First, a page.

4. Start with the assumption that everything on social media is wrong. This is especially true if it is something that you want to be true.
  • Bo77

    Member
    February 16, 2022 at 3:29 pm

    Perry, point 2 is what I’m trying to do. I’m trying to educate consumers, but it’s so freaking hard. This bs is everywhere. Now, take it from our perspective - small business one. If I don’t change my preservative, I will not have customers. Since the beginning I present my company as ” naturally derived and safe synthetics combined”. I did not go with green, natural etc. I want to stay honest, transparent as much as possible and still give consumers a great product. I stopped with Sodium Hydroxymethylglycinate bc people go crazy against FR, you can try to educate people but as a small company you will lose. I’m still trying. Started something like glossary on my website, but it takes time which I don’t have much of. 
    Marketing- I’m not against all marketing, most companies are not honest with their studies, of course. I get that. I’m trying a different approach. I’m trying my best to be honest, also using peptides and actives which don’t have any real, independent studies behind, but in which I believe bc when my final product is done, I’m extremely happy with it and believe in it. And people who test my products are happy with it. I would never sell something what I would not back up 100%. What started as a hobby for me many years ago ended up as my business. 
    :D   
    But back to the fear mongering- my social media person warns me not to get into bs “fights” 
    :D but you would assume that aesthetician should know better and not to bash company and not to roll her (beauty filter altered) eyes at people who’s using this product.  I just hate that. Slap in the face to people who’s using it. 

  • OldPerry

    Member
    February 16, 2022 at 3:49 pm
    I don’t really have any great answers to the problem of online BS. And I agree with you, it’s certainly a hard problem.
    I will say, I think people likely overestimate the importance of social media and consumer feedback from social media when it comes to product sales.
    What convinced you that you wouldn’t have any customers if you didn’t change your preservative? Huge brands like Pantene, Suave, Neutrogena, Olay, etc. still use parabens and even formaldehyde donors and they continue to sell well. In truth, the majority of consumers don’t even look at ingredients or care what they are. If your brand marketing position depends on consumers that scrutinize ingredient lists, you’ve got bigger problems.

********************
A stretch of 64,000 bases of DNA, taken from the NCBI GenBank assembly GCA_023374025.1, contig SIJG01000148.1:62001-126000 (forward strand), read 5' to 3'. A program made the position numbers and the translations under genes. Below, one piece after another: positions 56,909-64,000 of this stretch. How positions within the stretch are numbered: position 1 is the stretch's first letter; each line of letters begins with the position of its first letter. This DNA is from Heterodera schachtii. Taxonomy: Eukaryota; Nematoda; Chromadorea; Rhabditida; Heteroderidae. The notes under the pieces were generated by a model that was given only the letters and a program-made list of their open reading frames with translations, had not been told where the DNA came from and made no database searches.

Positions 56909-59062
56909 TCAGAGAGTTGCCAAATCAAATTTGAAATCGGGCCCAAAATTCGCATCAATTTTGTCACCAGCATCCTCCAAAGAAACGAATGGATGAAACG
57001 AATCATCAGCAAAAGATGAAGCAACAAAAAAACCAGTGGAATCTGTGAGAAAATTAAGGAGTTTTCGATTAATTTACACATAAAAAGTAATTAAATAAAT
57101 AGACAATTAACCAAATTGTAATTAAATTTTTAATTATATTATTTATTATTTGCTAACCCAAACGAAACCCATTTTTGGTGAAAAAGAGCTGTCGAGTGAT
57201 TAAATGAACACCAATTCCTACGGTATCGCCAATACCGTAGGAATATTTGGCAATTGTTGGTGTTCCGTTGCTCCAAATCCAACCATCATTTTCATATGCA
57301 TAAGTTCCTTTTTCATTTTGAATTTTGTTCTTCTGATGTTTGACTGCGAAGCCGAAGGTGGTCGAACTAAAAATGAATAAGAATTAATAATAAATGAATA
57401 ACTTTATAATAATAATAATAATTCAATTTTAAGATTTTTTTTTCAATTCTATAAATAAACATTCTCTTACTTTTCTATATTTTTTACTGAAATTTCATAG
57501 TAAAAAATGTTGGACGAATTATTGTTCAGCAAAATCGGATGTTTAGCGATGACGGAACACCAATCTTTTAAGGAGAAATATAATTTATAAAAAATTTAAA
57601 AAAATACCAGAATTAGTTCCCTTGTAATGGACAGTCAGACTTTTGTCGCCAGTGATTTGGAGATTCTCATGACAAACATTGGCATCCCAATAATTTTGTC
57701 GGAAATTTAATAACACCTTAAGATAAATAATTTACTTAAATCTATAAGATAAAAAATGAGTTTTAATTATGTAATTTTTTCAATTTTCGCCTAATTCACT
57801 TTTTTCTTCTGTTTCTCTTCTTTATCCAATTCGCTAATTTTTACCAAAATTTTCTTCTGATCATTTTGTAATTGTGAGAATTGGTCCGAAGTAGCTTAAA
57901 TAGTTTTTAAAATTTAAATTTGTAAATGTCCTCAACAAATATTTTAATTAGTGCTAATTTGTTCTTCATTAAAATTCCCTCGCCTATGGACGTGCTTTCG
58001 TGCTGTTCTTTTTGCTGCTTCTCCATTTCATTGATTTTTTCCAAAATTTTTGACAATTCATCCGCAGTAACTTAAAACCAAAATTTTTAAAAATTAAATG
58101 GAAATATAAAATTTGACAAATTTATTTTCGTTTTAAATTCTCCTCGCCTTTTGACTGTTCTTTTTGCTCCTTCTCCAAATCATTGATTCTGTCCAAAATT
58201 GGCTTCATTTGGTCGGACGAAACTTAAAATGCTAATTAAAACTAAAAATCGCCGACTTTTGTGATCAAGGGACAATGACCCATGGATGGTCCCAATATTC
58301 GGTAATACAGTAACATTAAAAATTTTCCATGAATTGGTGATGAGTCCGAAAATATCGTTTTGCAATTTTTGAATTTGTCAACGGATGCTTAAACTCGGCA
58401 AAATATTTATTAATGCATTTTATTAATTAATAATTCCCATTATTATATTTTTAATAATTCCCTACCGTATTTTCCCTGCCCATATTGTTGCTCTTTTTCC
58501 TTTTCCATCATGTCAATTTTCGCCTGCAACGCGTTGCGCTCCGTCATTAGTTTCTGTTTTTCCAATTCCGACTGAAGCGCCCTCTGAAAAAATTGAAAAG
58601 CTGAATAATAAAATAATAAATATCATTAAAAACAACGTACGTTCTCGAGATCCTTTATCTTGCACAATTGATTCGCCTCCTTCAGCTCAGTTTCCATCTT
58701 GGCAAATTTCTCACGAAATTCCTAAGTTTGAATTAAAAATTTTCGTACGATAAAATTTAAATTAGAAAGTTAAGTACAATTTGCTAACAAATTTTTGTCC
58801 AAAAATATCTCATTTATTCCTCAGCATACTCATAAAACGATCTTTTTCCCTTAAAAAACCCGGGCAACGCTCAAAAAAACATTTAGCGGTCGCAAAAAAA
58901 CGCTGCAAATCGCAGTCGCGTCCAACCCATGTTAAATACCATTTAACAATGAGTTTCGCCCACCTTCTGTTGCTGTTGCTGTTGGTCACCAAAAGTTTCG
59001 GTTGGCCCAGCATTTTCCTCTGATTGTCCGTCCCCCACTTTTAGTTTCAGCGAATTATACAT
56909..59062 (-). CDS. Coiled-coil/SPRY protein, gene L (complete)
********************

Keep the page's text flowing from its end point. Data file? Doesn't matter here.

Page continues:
In my opinion, clean beauty or claims about what your products “don’t contain” is a losing marketing position. Chasing clean beauty is not a game anyone can win for very long because EVERYONE can claim it. We even see big companies making the claim & being sulfate free, etc. So, then you have to compete on price and big companies will kill small companies in a price war.
    Fear mongering is used because it is effective in the short term. But if you build your brand on it, you will eventually lose, unless you are like Drunk Elephant and get big enough, fast enough to be bought out by a big corporation.
    Ultimately, consumers do not primarily care about the ingredients in their products. They care about results, how the product makes them feel, and how well they identify with the brand.
    The cosmetic industry is hard because there is no easy way to set your products apart in terms of technology. With very few exceptions anyone can make a product that works as well as anyone else’s product. So the only place you can really compete is in your branding and storytelling. If you can make your consumers like you, then you can build a brand that appeals to them. Don’t go chasing after the people that don’t like you.
    I wholeheartedly agree, don’t get into online fights. It’s a complete waste of time & energy.
  • grapefruit22

    Member
    February 16, 2022 at 4:02 pm
    I completely understand your frustration. But maybe it’s worth considering what is causing the problem. I don’t think the point is that people are gullible, but on the contrary, they don’t trust companies. One sentence caught my attention: What people believe that big companies will give them poison?
    There have been cases where big companies haven’t tested their products well. As a big company, I mean companies that sell all over the world to the largest retailers.